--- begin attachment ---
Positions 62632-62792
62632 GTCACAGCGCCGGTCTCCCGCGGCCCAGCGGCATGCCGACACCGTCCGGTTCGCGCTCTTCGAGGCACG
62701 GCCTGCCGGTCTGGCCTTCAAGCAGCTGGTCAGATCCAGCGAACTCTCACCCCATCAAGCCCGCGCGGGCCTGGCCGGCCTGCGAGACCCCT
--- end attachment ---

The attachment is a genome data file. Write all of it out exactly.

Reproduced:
Positions 62632-62792
62632 GTCACAGCGCCGGTCTCCCGCGGCCCAGCGGCATGCCGACACCGTCCGGTTCGCGCTCTTCGAGGCACG
62701 GCCTGCCGGTCTGGCCTTCAAGCAGCTGGTCAGATCCAGCGAACTCTCACCCCATCAAGCCCGCGCGGGCCTGGCCGGCCTGCGAGACCCCT